winterize my windows please!
November 2, 2014 12:35 PM   Subscribe

These are my windows. What should I do to keep me and my new kitten warmer during the winter? I need to be able to open the one by the fire escape in case of emergencies, but I'm fine not being able to open the other one until next spring. I'm renting so no permanent changes. Also, it's my only window so I want to be able to let in the tiny amount of light that gets in.
posted by the twistinside to Home & Garden (9 answers total) 4 users marked this as a favorite
Best answer: Get a window insulation kit. It's basically like stretching Saran wrap across your window frame. No problem in emergency, you just rip it open. When you apply a hair dryer to it, it becomes completely clear. Only problem with it is if you have a rippy kind of cat, it might not make it through the winter. It should at the minimum cut down on drafts. Just measure your entire frame and make sure you get the size that will cover it completely.
posted by clone boulevard at 12:49 PM on November 2, 2014 [5 favorites]

I've used that type of window insulation in the past and my experience was the double-sided tape used to attach it to the frame ripped off all the paint when it was removed. Just a heads up.
posted by TWinbrook8 at 1:28 PM on November 2, 2014 [1 favorite]

My experience with cats + window insulation kits was not good, though your mileage may vary.

Draft blockers--basically tubes of fabric with some sort of filler--can be surprisingly effective, especially if you put it both where the window hits the sill and where it latches closed. (So you've got a blocker at the bottom, and then a blocker sitting atop the bottom pane, halfway up the window.)

If you're ok keeping the light and losing the view, you could put bubble wrap on the windows--just cut the bubble wrap to the size of the frame, spray the window with water, and press the wrap against the glass. The bubbles go against the glass, flat side goes towards the room. If you're having a hard time making it stick, a little tape or something would fix it, but I've done this a bunch of times and never had a problem. This is cheaper and easier than the window insulation kits, and animals seem much less interested in destroying it. It peels right off when you're done for the season, and can be reused for a couple years.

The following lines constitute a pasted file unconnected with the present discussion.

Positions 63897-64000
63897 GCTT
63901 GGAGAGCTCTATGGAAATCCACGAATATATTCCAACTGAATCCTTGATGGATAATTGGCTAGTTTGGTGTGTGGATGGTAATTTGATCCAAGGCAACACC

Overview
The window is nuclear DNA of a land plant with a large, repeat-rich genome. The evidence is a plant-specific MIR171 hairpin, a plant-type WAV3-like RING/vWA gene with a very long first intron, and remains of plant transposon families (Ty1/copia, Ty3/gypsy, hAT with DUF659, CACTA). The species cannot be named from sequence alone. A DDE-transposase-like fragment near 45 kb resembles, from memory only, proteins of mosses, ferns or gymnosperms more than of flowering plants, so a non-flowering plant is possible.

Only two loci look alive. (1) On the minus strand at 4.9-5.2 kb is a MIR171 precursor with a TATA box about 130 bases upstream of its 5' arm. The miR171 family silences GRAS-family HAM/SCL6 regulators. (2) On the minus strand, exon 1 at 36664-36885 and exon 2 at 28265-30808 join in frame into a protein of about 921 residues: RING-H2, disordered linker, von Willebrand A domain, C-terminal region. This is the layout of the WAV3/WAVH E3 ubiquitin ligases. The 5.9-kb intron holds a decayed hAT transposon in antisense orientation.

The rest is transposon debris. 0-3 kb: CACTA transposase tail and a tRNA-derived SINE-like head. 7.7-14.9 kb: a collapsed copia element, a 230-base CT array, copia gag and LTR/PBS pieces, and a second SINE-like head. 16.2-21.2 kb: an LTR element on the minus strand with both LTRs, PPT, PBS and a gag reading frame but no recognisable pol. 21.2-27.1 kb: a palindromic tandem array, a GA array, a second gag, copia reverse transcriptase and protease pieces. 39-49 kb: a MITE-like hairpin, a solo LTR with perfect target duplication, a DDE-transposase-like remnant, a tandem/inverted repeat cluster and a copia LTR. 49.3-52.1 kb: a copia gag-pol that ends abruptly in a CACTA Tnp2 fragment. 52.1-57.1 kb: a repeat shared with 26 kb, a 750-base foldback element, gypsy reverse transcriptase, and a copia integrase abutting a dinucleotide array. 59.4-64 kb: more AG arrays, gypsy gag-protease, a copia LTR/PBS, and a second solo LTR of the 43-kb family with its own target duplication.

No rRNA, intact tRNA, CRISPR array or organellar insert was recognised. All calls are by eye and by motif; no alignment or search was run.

Also, consider getting some thick curtains--even if you only close them at night, they'll help.
posted by MeghanC at 1:40 PM on November 2, 2014 [4 favorites]

I used a window insulation kit on a set of drafty windows and the impact was pretty impressive! It was noticeably warmer when the "shrink wrap" was in place.

One thing to know is that the double-sided tape has a hard time sticking to cold surfaces. In other words, the window frame. If you're going to do it, do it now before it get frigid. If you procrastinate it's not the end of the world but I found I had to use a hairdryer to heat up a few inches of window frame and then quickly apply the tape before the window frame cooled. It was still possible to install the insulating layer, but it was harder than it needed to be.
posted by cranberrymonger at 3:46 PM on November 3, 2014

All our windows are well insulated except the wonderful french door that isn't double pane and leaks heat like crazy. I use the window insulation kit in the winter and it's great. Remove the sticky tape by daubing with either WD 40 or acetone to keep the paint from peeling. Because it's the door to the back yard, and we have a goofy heeler dog, I screw a 2' x2' scrap piece of clear plexiglass over the bottom half to keep her from shredding the plastic. I suppose we could spend the $$ and get plexiglass to cover the whole door, but the window insulation plastic is nearly invisible after using the hair dryer.
posted by BlueHorse at 5:38 PM on November 3, 2014

Response by poster: Window insulation sounds like the way to go- one question- does the saran wrap-y part end up against the glass or is there a gap between it and the window glass?
posted by the twistinside at 6:01 PM on November 3, 2014

The tape goes on the frame and there is a gap between the window glass and the film that provides the insulation.
posted by BlueHorse at 7:11 PM on November 3, 2014

Response by poster: thank you- i'll give it a try!
posted by the twistinside at 4:21 AM on November 4, 2014

From experience, the shrink wrap works a treat to keep the place significantly warmer without making it any darker. It does make things stuffier inside the apartment, though, so it's a tradeoff — we're currently in "is it consistently cold enough to put it on yet?" mode. If you can leave a window unwrapped, that plus a small fan to circulate the fresh air works well for us.

Do keep your cats' claws trimmed regularly (more regularly than you think necessary). Ours don't mess with the wrap too much, but it tends to get worse as time goes by. Keeping the claws blunt minimizes the problem, and it's possible to tape over rips with clear packing tape.

Oh, and yes, it can remove paint bits when you take it off if you're not careful. Depending on how long you're planning to stay in the apartment and where you live, this might not be a problem — we've been in ours long enough that repainting is legally considered response to normal wear and tear and therefore not something that can be deducted from the security deposit. (Here in California it's roughly 3 years for paint, but I have no idea what New York law says about it.)
posted by Lexica at 7:18 PM on November 4, 2014

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